Songwriter Jackson Browne spins a tale about the ordinary rhythm of our daily lives:
No Sleeping At The Lights
Driving in the Pacific Northwest, the surrounding mountains reign over the lowlands. Their dignified mountaintops, especially when topped with snow caps, serve as a reminder that Valhalla shimmers above us.
Caught up in the harried business of the day, you swing around a corner and, for a moment, your breath catches when the mountains pop into view. For just that second, you hear the call and humming of the wide expanse of nature.
I often think of that line in Jackson Browne's song when I'm driving around in western Washington.
Veteran or not, there's no sleeping at the traffic lights here. The views are too good to be missed.
The Mountain Is Out
There's a saying in the Seattle area: "The Mountain is out" – it means the sky is clear enough to see Mt. Rainier. Given the rainfall and cloudy days in the area, this is an event worth noting among the natives.
According to Barry Popik’s etymological dictionary, The Big Apple, this phrase was referenced as long ago as August 1951 in a syndicated column in a newspaper from Illinois, the Registered-Republic:
A Mountain Greets You
On a clear day in one mountain town, Mt. Rainier welcomes you at the traffic light.
It's one of the rare times you hope that you'll get stopped at a red light, just so you can drink in the scenery.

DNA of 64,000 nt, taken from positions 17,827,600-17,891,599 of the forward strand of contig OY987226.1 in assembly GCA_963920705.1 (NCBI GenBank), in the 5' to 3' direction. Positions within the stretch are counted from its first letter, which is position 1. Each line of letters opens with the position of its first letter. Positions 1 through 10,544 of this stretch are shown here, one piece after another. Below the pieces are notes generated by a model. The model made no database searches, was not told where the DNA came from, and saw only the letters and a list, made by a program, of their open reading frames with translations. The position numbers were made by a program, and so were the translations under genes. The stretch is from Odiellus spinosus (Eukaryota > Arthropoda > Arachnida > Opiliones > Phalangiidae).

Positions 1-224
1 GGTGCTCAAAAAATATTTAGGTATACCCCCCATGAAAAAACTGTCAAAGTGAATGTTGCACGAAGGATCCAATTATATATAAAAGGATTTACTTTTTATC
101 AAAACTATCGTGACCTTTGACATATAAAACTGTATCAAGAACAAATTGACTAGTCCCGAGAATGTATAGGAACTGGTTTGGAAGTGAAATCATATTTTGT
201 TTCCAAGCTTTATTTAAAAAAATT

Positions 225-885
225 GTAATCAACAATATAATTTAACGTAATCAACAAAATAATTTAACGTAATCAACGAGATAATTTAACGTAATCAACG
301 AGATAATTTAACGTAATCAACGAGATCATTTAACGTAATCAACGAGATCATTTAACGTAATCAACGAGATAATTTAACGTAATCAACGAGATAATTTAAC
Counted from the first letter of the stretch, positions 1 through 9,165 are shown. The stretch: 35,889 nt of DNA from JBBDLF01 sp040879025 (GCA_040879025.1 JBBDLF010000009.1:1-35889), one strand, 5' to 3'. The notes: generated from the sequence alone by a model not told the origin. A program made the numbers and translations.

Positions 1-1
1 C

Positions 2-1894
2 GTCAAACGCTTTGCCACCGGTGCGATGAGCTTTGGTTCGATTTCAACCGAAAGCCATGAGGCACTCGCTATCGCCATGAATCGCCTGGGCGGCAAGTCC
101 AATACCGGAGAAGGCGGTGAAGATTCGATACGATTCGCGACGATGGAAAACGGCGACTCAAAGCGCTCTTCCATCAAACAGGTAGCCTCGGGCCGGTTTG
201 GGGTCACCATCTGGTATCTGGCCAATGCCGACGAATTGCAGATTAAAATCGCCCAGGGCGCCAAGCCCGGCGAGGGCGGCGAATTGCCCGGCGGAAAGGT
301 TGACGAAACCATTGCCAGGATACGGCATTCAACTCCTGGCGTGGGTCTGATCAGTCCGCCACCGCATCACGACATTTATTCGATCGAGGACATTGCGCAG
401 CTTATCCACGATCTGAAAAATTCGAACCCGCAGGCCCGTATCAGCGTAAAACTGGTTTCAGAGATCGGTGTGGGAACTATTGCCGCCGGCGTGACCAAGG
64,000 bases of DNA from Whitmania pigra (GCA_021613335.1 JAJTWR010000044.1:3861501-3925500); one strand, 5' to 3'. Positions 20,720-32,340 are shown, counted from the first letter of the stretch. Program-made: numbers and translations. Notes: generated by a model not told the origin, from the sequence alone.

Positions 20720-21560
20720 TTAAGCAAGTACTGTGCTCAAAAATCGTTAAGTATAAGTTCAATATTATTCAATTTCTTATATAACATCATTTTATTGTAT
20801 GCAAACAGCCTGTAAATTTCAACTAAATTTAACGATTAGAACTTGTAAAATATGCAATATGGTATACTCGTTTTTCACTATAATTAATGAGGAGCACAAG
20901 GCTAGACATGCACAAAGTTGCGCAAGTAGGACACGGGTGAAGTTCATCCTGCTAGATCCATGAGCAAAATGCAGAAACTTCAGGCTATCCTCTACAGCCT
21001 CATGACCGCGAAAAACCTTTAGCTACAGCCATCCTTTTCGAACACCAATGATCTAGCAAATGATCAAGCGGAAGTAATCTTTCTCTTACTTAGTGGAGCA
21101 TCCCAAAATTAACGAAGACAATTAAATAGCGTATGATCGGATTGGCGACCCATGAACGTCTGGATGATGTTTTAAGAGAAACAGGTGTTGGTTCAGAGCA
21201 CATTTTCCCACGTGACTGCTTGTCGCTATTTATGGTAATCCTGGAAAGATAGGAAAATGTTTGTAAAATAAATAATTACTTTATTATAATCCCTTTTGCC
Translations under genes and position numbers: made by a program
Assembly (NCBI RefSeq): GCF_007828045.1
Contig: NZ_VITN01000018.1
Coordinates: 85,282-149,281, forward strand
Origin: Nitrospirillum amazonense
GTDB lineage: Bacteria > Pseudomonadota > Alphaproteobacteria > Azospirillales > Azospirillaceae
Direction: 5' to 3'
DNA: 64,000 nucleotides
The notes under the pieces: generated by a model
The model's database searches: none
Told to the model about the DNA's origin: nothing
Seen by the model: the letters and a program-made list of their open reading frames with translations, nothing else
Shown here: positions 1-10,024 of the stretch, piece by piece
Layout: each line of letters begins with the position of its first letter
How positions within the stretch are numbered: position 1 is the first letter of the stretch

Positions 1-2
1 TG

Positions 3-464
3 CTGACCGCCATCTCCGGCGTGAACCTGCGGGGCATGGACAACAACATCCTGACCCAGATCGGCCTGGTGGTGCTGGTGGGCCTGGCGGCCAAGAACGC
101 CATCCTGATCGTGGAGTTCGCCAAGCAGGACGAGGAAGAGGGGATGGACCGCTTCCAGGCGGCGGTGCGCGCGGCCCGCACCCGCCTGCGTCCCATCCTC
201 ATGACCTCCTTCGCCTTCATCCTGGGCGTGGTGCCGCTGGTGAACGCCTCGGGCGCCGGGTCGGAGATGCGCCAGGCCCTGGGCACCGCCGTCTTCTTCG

When Smoke Fills The Sky
In the summer of 2017, a smoky haze from the wildfires in British Columbia drifted over Washington State. The mountains were obliterated from view.
If you were seeing it for the first time, you'd think there were no mountains.
For those of us used to seeing The Mountain as we drive into town, it was unsettling for it to suddenly be invisible.
A 12,000 foot mountain erased.
Below, same intersection, no hint of a mountain (no filter, no Photoshop).
The mountain is supposed to only disappear behind the clouds.
With the smoke from the wildfires, The Mountain wasn't out even though we had no cloud cover. A massive volcano had vanished, beamed into another dimension.
If you didn't know a mountain was supposed to be there, you'd never have been the wiser.
So much for our perceptions of reality.
What We Perceive
With ongoing use of TRT®, you can deepen your awareness of things seen and not seen, the deeper energies behind our perceptions.
Even to include the mountains.
It's like the saying that you know you're from The Pacific Northwest if:
You can point to at least two volcanoes,
even if you cannot see through the cloud cover.